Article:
The Shimmering Beast
Canada, 127 min
Although its pretext is the reunion of ten mates in a cottage in the Manikawi region for their ritual moose hunt, this is not a hunting film. Here, what interests Pierre Perrault, the “camera-wizard” of Quebecker identity, is rather the “great tournament of speech where the soul doesn’t hide."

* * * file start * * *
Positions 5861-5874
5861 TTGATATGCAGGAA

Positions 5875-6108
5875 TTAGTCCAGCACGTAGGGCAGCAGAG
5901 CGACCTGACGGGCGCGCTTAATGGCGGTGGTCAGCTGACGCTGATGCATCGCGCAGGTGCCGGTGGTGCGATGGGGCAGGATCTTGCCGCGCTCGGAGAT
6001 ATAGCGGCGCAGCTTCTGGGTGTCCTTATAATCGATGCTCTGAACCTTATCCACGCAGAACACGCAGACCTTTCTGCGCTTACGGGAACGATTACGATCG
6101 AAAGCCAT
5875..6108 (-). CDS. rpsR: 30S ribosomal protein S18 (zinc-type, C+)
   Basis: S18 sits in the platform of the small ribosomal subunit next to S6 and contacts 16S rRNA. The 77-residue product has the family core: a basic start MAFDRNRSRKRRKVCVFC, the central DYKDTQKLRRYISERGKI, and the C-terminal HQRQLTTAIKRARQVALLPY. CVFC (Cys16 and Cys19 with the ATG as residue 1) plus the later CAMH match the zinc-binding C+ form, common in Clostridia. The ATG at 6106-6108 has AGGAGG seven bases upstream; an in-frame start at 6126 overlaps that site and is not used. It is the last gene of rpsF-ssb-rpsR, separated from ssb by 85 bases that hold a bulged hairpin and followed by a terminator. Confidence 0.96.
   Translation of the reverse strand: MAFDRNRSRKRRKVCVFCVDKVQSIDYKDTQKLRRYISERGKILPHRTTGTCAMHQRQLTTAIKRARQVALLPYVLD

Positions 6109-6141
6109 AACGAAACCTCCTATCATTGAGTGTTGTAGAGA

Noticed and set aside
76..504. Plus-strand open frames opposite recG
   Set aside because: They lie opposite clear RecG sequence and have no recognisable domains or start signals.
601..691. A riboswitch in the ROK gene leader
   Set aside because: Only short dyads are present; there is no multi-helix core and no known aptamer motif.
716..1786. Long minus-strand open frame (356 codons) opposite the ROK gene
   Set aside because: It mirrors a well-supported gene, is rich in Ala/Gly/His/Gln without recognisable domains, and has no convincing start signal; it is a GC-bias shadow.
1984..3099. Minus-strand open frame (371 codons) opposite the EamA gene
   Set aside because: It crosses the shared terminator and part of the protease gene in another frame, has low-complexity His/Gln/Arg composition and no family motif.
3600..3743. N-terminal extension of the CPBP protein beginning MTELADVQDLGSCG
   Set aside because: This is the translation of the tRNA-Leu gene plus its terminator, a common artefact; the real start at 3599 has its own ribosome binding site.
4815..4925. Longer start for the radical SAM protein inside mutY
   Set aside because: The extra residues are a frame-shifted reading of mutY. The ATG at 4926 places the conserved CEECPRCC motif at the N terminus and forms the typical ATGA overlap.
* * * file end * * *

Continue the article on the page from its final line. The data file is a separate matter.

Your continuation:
Ten city dwellers convene in a chalet deep in the woods of Upper Gatineau for their ritual week of moose hunting, the mythical “shimmering beast” and totem-animal of the Native Americans that also permeates Quebecker imagination. Stéphane-Albert, a poet enamoured with idealism, quickly finds himself at odds with the atmosphere of the nocturnal binge drinking, peppered with gravelly jokes, within this virile community, which gradually transforms into a pack to hunt down a new game: the weakest in the group, who becomes its whipping boy. Pierre Perrault (1927-1999), an essential figure in Canadian documentary making, and a former radio announcer, came to cinema (direct) to film the spoken word. It is therefore less the practice of hunting that interests the director here—even if he perfectly captures the wait, the heightened senses, the silent spell that seizes these men stalking their prey—than the drunken huis-clos that follows it. It is in this confined space that another ritual is performed, that of the “great tournament of words where the soul does not hide.”